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trinityss
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« Reply #23 on: February 03, 2009, 01:12:06 PM »
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I don't know if this might be of assistance, but I just want to point something else out: when calibrating with BasICColor, my LP2475W display exhibited some odd behaviour. Although it should not be possible, BasICColour would sometimes actually allow a hardware calibration via DDC -  it would treat the HP monitor as it does my Eizo, which does not need the additional step of monitor settings adjustment. (The first page of BasICColour's set-up options would have DDC option available, so I chose it to see what would happen.) It actually worked well for a while (even though it is not supposed to work at all), and then became unstable (weird flickering, random colour changes etc.) and so I reverted to regular non-DDC calibration of the HP. I have no explanation for any of this, alas - so just to say that the interaction between the monitor and the calibration software is worth considering as a possible (though probably unlikely) source of the trouble.

Hi,
 
I don't have this behaviour... i can only perform a software calibration => Software calibration (Video LUTs).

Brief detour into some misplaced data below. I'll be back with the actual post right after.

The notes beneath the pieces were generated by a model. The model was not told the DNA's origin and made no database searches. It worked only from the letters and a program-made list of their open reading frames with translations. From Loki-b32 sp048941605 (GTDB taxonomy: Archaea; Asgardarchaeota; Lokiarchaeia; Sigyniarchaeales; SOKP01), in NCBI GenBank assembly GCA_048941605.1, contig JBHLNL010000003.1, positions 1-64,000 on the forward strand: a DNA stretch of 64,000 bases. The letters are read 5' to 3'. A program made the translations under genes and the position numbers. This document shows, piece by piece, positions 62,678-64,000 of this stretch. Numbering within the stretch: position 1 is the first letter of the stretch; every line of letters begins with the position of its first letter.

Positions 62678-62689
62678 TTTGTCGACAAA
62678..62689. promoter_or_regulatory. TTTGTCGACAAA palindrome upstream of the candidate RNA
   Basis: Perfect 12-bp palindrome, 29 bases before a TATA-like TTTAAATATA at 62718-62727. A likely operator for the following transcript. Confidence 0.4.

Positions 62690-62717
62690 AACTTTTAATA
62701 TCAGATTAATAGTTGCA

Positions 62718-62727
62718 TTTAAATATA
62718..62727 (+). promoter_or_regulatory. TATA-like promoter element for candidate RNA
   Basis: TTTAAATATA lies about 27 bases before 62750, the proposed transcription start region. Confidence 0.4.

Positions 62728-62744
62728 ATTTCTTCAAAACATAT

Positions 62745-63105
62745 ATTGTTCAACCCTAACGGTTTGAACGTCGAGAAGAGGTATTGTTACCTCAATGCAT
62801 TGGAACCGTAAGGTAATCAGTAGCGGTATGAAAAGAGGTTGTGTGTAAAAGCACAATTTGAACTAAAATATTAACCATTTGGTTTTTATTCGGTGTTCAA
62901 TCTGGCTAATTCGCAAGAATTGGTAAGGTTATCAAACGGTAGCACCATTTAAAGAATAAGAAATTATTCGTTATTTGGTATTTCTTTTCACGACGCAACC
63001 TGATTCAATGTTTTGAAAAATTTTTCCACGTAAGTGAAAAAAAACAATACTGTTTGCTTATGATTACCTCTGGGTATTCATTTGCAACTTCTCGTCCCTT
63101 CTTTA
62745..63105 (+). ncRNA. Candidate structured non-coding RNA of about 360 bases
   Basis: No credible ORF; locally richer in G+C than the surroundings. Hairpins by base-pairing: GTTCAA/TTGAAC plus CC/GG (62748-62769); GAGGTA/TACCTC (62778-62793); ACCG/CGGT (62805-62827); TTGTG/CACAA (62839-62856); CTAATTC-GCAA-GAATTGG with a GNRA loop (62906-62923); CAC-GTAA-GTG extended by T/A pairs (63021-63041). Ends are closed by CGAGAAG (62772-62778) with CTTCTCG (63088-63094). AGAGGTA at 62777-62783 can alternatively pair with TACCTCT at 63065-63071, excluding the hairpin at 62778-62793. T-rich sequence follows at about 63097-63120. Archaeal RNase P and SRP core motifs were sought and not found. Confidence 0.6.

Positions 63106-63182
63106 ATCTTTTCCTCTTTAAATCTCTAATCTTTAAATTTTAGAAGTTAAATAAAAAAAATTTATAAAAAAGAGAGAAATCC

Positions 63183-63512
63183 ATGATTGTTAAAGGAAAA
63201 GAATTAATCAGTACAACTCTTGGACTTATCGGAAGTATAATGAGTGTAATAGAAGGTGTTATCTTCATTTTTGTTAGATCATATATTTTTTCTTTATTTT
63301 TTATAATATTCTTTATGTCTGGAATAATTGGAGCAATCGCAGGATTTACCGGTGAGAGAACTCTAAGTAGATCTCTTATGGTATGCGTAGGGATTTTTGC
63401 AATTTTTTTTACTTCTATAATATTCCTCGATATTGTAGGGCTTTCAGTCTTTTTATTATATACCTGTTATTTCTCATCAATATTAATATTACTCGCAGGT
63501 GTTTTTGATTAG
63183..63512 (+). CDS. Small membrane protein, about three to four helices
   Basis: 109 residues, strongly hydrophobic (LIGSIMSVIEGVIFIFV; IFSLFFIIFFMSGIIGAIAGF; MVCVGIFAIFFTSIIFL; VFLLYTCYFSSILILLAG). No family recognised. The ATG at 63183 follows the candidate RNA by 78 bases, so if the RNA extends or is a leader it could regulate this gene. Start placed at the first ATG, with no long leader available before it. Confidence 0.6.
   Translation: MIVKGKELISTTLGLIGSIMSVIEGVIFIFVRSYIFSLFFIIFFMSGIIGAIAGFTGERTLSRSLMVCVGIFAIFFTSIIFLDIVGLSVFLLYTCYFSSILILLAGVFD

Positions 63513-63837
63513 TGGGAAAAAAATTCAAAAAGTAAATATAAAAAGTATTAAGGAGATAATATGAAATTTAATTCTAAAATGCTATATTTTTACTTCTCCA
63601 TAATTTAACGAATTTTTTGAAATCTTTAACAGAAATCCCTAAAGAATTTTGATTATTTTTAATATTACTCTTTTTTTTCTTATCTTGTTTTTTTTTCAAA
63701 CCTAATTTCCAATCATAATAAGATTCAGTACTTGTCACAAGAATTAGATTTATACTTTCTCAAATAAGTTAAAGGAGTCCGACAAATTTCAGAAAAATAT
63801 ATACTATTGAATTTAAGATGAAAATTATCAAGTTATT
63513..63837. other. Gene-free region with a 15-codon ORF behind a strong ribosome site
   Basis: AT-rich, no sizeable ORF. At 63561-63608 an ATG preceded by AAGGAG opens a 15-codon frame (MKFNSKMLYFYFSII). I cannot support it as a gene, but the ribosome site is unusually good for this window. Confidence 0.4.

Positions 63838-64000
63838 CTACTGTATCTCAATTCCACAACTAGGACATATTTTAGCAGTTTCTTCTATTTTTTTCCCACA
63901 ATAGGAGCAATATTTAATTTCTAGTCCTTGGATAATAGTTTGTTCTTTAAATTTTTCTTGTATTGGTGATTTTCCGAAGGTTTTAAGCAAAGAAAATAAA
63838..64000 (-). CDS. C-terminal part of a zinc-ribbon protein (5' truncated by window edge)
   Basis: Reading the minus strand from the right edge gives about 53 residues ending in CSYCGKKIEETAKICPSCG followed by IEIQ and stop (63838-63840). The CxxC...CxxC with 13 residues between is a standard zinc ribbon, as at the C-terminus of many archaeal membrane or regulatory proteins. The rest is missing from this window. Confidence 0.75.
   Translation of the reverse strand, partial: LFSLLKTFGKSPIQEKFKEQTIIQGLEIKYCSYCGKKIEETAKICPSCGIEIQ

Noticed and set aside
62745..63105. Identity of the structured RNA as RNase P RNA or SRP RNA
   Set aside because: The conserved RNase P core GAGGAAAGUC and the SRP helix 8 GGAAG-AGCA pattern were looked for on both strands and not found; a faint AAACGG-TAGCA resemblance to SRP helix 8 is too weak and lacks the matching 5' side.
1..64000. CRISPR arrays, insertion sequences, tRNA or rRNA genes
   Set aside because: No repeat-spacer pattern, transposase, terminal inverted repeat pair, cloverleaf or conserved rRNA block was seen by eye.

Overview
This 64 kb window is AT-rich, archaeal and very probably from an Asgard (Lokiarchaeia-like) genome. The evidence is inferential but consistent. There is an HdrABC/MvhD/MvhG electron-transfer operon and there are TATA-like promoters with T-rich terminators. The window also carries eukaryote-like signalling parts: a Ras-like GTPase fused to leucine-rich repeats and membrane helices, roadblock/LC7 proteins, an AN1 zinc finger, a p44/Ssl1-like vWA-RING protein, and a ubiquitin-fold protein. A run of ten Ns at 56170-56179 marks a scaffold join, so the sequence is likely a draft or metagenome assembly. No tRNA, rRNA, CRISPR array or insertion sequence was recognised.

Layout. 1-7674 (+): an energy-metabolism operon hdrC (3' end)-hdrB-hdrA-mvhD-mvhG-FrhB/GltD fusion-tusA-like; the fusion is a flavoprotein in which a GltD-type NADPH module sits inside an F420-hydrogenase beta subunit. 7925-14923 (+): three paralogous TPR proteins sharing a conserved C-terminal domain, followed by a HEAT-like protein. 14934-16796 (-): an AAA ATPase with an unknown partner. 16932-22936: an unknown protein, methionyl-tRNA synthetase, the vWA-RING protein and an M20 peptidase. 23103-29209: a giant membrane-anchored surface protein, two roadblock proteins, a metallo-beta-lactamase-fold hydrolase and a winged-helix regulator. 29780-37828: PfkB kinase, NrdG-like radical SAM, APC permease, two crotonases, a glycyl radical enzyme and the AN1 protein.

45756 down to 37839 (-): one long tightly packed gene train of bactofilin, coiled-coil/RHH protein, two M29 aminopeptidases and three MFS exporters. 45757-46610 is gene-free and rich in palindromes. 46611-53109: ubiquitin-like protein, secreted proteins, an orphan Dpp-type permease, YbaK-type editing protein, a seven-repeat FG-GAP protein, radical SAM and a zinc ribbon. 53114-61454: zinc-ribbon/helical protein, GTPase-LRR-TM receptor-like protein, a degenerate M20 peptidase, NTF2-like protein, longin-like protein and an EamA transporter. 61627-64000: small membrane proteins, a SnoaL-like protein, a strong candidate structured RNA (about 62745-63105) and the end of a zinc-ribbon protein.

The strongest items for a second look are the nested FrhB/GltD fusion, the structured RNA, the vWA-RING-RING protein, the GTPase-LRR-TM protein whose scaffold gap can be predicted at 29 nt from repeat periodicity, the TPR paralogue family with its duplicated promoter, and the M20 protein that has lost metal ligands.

Maybe it is version related, i use 4.1.9


Kr,
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trinityss
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« Reply #24 on: February 03, 2009, 02:17:59 PM »
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Quote from: sandymc
No, no really - LCD displays are fundamentally very simple devices - the amount of light transmitted is controlled by the voltage on a pixel. So, simplistically 0 volts = black, 1 Volt = all light transmitted. The 8-bit signal (or more bits in high end displays) just divides that up proportionally, e.g., 0 = 0V, 255= 1 Volt.

When you change the whitepoint of the display, you're changing the voltage that equals 255. So, e.g.,

1. a 9500 whitepoint may mean: Red max voltage = 0.8V,  Green max voltage = 1V, Blue max voltage = 1V
1. a 6500 whitepoint may mean: Red max voltage = 0.9V,  Green max voltage = 0.9V, Blue max voltage = 1V

Max voltage always equals 255 (in an 8 bit display).

There's no need for a LUT in this process. The display might, depending on how it works internally, use a LUT, but that's not a necessary part of the equation.

Note the above is vastly simplified - e.g., I've left out gamma, black levels, contrast controls, etc. Also most LCD panels (for technical reasons) internally work with 0V = white and max volts = black, etc, but the principle remains the same.